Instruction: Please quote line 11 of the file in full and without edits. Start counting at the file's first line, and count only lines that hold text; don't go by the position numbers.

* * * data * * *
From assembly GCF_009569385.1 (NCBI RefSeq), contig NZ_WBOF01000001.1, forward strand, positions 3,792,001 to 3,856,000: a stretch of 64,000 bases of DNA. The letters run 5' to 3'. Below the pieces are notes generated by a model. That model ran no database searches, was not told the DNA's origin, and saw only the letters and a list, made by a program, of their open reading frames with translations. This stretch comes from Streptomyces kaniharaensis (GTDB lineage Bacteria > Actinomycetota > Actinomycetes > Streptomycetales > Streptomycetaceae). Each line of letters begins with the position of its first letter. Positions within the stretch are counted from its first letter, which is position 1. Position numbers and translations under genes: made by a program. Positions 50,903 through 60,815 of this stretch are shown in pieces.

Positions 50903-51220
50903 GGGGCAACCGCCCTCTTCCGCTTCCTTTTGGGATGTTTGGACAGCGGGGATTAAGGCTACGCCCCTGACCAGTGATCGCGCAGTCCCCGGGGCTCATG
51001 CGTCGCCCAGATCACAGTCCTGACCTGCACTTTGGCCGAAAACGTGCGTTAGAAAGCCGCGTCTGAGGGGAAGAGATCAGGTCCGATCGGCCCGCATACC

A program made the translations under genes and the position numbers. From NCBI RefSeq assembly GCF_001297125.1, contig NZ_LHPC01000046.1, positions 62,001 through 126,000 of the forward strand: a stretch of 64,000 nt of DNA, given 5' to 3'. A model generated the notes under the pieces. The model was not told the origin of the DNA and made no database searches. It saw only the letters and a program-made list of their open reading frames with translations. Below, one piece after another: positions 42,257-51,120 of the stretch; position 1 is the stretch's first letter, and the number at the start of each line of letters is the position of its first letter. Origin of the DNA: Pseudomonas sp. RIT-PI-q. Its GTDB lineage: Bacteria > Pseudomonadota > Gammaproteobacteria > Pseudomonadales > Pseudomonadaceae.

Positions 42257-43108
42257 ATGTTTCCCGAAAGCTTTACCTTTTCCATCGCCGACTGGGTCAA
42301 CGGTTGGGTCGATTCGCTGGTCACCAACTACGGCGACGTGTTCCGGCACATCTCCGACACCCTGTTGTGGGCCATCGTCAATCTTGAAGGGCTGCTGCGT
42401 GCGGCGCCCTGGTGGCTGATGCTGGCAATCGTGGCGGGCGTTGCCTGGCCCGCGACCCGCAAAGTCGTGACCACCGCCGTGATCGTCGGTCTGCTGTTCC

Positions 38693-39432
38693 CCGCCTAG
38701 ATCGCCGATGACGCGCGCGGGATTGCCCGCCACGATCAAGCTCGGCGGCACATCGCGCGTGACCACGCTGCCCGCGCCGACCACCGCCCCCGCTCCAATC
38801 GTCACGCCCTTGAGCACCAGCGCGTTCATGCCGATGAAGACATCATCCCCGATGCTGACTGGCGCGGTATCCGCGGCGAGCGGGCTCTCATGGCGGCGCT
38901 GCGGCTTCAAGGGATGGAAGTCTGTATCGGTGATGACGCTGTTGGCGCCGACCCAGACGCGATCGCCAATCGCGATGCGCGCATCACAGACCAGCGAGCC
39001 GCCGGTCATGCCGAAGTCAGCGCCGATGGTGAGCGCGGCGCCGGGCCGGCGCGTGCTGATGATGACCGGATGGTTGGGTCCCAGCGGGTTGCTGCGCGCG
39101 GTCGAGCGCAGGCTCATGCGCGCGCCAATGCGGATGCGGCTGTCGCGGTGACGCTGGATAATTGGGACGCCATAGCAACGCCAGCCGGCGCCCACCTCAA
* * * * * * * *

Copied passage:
38693 CCGCCTAG